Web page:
The chain attached to nothing but concrete is a reminder of a day when there was a state-wide print version of the newspaper. The Oklahoman simply cannot make that claim any more.
The Oklahoman started making drastic cuts in 2008. This impacted their print product, personnel, and penetration area. The paper also started its ventures into understanding the online dynamic, which up to that point had only been a pedestrian attempt to squeeze a print model into ones and zeros.
Back to the question of trend. The Wall Street Journal was the only paper of note in the last year to post any growth. All others continue with the downward trend. The Oklahoman saw the last of its growth in 2007.
Everything from IPads to IPods, e-zines and blogs, to the emergence of local expert and content rich Examiner.com is cutting into circulation at all papers. The Oklahoman continues to be plagued with circulation issues many of which result in customer’s papers not being delivered. Expecting either explanation or initiative on the part of OPUBCO usually gives way to simply stopping for bad service.
What does this mean for western Oklahoma?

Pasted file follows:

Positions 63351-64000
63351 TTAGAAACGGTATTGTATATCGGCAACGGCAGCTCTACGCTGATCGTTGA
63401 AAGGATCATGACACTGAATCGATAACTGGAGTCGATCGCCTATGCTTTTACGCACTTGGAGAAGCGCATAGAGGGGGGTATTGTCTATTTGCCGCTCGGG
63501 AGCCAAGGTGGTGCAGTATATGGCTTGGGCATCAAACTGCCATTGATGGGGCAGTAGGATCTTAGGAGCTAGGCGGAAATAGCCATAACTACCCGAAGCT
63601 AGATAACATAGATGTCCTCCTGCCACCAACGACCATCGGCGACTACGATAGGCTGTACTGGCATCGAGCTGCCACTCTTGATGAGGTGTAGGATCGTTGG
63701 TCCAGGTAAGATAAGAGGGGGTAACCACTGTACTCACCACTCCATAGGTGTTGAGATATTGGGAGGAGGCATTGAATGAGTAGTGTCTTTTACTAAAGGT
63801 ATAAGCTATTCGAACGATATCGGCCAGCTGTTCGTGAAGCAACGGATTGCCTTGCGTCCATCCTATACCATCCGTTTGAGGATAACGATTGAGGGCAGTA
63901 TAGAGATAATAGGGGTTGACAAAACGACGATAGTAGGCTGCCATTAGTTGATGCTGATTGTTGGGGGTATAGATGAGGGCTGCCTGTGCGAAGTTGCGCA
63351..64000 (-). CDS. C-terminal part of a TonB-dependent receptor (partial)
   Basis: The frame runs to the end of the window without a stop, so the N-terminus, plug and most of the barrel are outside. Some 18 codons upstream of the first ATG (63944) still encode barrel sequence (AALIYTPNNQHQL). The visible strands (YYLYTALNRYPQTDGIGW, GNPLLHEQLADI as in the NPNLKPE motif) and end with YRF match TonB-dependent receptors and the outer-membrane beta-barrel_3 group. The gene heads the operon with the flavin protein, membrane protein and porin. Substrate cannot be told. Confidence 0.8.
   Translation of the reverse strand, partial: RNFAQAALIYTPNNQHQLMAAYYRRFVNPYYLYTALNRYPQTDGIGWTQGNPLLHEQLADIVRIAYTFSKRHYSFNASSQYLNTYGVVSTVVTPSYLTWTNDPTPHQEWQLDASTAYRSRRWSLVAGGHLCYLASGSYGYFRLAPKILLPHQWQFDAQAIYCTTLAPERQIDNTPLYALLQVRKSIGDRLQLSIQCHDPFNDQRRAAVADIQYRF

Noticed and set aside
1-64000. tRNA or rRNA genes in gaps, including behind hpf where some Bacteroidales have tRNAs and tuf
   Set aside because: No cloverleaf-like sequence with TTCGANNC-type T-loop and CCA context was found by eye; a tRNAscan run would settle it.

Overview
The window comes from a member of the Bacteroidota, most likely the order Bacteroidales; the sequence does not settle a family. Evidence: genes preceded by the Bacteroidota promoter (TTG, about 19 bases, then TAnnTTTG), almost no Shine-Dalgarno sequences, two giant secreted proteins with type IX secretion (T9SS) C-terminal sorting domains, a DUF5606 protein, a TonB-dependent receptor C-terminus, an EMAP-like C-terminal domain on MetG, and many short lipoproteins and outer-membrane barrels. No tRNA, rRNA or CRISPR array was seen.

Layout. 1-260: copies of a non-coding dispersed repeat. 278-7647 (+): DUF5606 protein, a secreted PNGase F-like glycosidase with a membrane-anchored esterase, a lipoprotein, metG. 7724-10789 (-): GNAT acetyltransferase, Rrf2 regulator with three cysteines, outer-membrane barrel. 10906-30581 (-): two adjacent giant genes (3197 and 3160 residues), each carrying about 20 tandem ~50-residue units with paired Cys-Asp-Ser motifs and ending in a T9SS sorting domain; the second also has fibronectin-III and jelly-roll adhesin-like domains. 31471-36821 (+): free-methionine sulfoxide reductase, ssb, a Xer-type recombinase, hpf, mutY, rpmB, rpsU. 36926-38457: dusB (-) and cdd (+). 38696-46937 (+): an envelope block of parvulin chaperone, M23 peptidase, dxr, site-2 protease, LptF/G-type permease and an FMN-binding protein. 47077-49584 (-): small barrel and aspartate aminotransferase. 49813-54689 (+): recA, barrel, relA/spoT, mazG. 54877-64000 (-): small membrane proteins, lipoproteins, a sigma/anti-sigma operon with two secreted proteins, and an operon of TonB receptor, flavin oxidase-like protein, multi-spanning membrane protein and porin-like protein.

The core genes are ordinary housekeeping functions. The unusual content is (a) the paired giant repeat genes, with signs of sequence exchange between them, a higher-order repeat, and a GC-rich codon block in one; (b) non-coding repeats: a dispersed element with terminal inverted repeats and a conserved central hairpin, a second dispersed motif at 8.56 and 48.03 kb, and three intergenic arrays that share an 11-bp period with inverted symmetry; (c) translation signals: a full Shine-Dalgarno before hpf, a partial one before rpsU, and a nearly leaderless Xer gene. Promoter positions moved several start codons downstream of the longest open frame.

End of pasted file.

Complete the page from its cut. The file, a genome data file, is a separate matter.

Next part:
For one thing, the incentive to move towards online news, coupons, advice, and other products and services that newspapers once offered with some monopoly is alive and working in rural parts of the state.
For another, this is a time to experiment in both the print and online worlds. The reduced news stand availability and unreliable home delivery system may entice some to simply abandon the print version of the newspaper altogether.
For others, they will hold on to the print version for as long as it is offered. There is still something to getting a little newsprint on your fingers as your greet the day.
The one saving grace of the print version may have now gone by the wayside with the advent of the IPad and its emerging competitors. Now you can take the electronic paper to the can with you.
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